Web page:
ARLINGTON, Texas -- Lucas Duda is listed at a towering 6-foot-4, 254 pounds. He played baseball at the University of Southern California, and now for the New York Mets. So the last thing you would figure would be an issue with Duda is his confidence level.
And yet, first manager Terry Collins and then Duda -- both unprompted -- used that word in dissecting the rookie's 4-for-5, three-double, four-RBI performance Saturday in a 14-5 rout of the Texas Rangers. As in, maybe this finally will give Duda the confidence to believe he belongs at the major league level.
Duda has openly -- and probably too candidly -- questioned on multiple occasions whether he belongs at this level since his Sept. 1 call-up last year when rosters expanded.
"I think anytime you're at this level and you start to swing better, you've got to start building some confidence," Collins said. "Hey, look, he's here. He's swinging pretty good. I think he should start having some confidence in his ability. This guy has a chance to be a real, real good hitter."
Said Duda about Saturday's output: "That was actually a big confidence builder. Hopefully I can build on it and continue it."
Duda matched the franchise record for doubles in a game, which had been done 25 previous times. He also nearly ended an ignominious Mets streak.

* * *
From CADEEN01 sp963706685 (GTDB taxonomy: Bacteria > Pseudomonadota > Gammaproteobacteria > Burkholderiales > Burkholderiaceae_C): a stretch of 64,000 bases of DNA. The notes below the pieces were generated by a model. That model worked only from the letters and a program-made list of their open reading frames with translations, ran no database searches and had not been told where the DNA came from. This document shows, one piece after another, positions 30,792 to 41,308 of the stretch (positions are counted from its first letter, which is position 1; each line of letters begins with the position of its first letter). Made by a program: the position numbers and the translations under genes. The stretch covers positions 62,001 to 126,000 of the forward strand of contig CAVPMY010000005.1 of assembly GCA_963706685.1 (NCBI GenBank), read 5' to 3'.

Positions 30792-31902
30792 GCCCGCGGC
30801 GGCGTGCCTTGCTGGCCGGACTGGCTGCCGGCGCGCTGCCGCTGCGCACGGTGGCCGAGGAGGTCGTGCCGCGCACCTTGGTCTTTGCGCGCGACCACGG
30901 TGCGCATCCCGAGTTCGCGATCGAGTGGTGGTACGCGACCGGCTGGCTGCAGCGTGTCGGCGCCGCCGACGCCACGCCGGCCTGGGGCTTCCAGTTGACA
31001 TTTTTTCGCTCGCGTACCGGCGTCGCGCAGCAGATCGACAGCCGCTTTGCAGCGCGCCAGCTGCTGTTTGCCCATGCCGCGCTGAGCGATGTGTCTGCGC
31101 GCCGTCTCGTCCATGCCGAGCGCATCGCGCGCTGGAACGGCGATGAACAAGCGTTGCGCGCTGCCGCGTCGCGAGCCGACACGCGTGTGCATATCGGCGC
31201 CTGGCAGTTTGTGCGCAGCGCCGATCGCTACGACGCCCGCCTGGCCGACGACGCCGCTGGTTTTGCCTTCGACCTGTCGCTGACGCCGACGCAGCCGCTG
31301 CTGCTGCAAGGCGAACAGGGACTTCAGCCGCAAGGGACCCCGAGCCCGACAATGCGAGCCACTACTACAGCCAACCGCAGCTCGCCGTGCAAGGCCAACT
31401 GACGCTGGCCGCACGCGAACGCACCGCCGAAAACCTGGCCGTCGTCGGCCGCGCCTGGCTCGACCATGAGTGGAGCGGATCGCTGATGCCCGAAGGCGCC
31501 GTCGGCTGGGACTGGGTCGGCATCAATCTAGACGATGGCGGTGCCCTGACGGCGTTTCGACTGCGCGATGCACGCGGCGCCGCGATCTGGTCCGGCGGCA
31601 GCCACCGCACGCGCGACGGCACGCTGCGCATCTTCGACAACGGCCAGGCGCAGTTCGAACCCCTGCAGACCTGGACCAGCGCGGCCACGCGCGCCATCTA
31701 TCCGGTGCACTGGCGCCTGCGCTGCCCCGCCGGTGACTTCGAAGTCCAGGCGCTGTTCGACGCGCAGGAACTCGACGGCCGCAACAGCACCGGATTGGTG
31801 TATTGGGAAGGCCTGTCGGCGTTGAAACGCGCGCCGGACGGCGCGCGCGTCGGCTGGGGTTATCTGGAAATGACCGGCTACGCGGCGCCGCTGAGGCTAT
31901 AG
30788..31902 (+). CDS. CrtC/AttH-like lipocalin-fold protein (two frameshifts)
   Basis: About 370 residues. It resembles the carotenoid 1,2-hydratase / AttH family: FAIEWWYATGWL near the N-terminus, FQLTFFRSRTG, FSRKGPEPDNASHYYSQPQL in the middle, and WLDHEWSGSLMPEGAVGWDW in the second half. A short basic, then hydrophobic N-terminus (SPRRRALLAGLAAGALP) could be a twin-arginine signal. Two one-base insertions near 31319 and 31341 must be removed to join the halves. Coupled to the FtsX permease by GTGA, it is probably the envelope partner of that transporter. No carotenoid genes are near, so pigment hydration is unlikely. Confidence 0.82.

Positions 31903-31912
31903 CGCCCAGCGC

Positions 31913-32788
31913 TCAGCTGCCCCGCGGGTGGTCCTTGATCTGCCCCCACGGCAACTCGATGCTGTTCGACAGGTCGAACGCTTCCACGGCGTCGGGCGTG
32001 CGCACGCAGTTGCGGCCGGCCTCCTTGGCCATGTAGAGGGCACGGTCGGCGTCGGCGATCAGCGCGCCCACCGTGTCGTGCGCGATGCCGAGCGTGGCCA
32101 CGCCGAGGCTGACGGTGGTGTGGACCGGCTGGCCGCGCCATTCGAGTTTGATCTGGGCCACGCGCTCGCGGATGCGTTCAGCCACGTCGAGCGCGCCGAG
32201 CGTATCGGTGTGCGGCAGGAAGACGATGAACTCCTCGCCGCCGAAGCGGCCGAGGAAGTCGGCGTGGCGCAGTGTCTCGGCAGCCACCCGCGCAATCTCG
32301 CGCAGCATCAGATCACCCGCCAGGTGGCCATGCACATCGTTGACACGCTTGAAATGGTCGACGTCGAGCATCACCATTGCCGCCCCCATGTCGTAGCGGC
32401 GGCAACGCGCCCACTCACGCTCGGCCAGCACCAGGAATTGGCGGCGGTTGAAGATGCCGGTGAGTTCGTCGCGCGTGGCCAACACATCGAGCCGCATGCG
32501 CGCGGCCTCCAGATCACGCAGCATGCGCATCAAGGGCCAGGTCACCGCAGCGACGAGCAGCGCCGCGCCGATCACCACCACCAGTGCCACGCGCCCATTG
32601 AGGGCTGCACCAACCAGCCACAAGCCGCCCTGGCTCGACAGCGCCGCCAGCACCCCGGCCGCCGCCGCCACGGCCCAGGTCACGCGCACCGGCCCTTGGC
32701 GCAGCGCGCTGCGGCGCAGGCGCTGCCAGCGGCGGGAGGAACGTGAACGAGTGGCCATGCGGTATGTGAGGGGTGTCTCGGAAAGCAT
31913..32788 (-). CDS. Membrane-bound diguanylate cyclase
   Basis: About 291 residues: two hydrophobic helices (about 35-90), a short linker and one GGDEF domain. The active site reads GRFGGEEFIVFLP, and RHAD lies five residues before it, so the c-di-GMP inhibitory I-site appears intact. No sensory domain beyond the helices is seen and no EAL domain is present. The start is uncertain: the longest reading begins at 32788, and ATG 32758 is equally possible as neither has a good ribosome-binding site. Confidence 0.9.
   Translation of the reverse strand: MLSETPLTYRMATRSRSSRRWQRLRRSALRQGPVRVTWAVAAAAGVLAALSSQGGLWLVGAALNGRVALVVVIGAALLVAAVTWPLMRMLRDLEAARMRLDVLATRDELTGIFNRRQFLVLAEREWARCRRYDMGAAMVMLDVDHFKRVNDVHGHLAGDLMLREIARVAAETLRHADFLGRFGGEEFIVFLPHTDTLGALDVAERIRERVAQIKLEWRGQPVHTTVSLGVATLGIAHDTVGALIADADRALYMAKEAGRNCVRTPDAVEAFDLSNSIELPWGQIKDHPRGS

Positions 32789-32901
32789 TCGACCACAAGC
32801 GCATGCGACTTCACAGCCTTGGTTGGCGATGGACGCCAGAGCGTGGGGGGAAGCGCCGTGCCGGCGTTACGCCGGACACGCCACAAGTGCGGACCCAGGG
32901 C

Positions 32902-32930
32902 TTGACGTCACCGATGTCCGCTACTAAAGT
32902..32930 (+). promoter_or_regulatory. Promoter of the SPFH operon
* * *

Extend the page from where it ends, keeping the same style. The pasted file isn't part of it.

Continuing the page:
"I hit it pretty well," said Duda, agreeing that he thought the ball had a chance to clear the wall. "The ball travels pretty well here. But I was still running. I was still on my horse."
The Mets scored a season-high 14 runs and matched a season high with 17 hits, and yet Collins was mildly antsy because of the Rangers' long ball prowess. Texas slugged three homers Saturday and has six long balls in the series to the Mets' none.
And that's where Duda comes in. With third baseman David Wright (back) out until after the All-Star break and first baseman Ike Davis (ankle) potentially lost for the season, the Mets desperately need a home run threat to emerge. Nickel-and-diming opponents with singles is just not enough to keep up with opponents' scoring, especially with the Mets in the midst of a stretch against American League opponents -- Texas, then at Detroit and home against the Yankees.
Collins has mentioned it often, although he has mostly kept his humor about it.
Jokingly asked if Saturday's uncharacteristic run support might have contributed to starting pitcher Jon Niese's heart fluttering, Collins deadpanned: "No, that was my heart rate that you heard."